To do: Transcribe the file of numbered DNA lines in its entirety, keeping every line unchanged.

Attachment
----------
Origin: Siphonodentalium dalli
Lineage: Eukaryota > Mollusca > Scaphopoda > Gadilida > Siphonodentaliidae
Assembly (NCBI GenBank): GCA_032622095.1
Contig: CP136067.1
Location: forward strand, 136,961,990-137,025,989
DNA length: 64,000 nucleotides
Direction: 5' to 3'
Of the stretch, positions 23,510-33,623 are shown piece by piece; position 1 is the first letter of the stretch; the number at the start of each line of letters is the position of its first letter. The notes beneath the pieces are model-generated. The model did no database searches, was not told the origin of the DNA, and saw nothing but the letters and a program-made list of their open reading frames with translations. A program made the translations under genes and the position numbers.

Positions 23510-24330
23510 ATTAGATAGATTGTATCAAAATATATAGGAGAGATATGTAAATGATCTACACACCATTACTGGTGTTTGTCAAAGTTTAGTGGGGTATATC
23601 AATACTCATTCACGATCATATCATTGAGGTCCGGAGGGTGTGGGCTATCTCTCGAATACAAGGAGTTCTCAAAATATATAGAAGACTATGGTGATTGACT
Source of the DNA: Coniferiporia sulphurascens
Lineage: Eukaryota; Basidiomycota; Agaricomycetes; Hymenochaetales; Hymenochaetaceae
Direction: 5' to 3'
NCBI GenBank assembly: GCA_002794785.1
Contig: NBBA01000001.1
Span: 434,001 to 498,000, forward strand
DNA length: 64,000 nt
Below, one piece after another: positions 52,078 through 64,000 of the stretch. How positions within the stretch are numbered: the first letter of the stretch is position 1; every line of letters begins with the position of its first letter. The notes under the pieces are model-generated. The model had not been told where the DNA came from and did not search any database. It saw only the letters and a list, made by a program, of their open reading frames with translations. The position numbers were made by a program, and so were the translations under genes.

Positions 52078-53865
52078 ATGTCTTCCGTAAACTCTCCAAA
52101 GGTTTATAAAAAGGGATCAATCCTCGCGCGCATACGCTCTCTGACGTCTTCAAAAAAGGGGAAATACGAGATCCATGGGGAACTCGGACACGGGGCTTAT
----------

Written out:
Origin: Siphonodentalium dalli
Lineage: Eukaryota > Mollusca > Scaphopoda > Gadilida > Siphonodentaliidae
Assembly (NCBI GenBank): GCA_032622095.1
Contig: CP136067.1
Location: forward strand, 136,961,990-137,025,989
DNA length: 64,000 nucleotides
Direction: 5' to 3'
Of the stretch, positions 23,510-33,623 are shown piece by piece; position 1 is the first letter of the stretch; the number at the start of each line of letters is the position of its first letter. The notes beneath the pieces are model-generated. The model did no database searches, was not told the origin of the DNA, and saw nothing but the letters and a program-made list of their open reading frames with translations. A program made the translations under genes and the position numbers.

Positions 23510-24330
23510 ATTAGATAGATTGTATCAAAATATATAGGAGAGATATGTAAATGATCTACACACCATTACTGGTGTTTGTCAAAGTTTAGTGGGGTATATC
23601 AATACTCATTCACGATCATATCATTGAGGTCCGGAGGGTGTGGGCTATCTCTCGAATACAAGGAGTTCTCAAAATATATAGAAGACTATGGTGATTGACT
Source of the DNA: Coniferiporia sulphurascens
Lineage: Eukaryota; Basidiomycota; Agaricomycetes; Hymenochaetales; Hymenochaetaceae
Direction: 5' to 3'
NCBI GenBank assembly: GCA_002794785.1
Contig: NBBA01000001.1
Span: 434,001 to 498,000, forward strand
DNA length: 64,000 nt
Below, one piece after another: positions 52,078 through 64,000 of the stretch. How positions within the stretch are numbered: the first letter of the stretch is position 1; every line of letters begins with the position of its first letter. The notes under the pieces are model-generated. The model had not been told where the DNA came from and did not search any database. It saw only the letters and a list, made by a program, of their open reading frames with translations. The position numbers were made by a program, and so were the translations under genes.

Positions 52078-53865
52078 ATGTCTTCCGTAAACTCTCCAAA
52101 GGTTTATAAAAAGGGATCAATCCTCGCGCGCATACGCTCTCTGACGTCTTCAAAAAAGGGGAAATACGAGATCCATGGGGAACTCGGACACGGGGCTTAT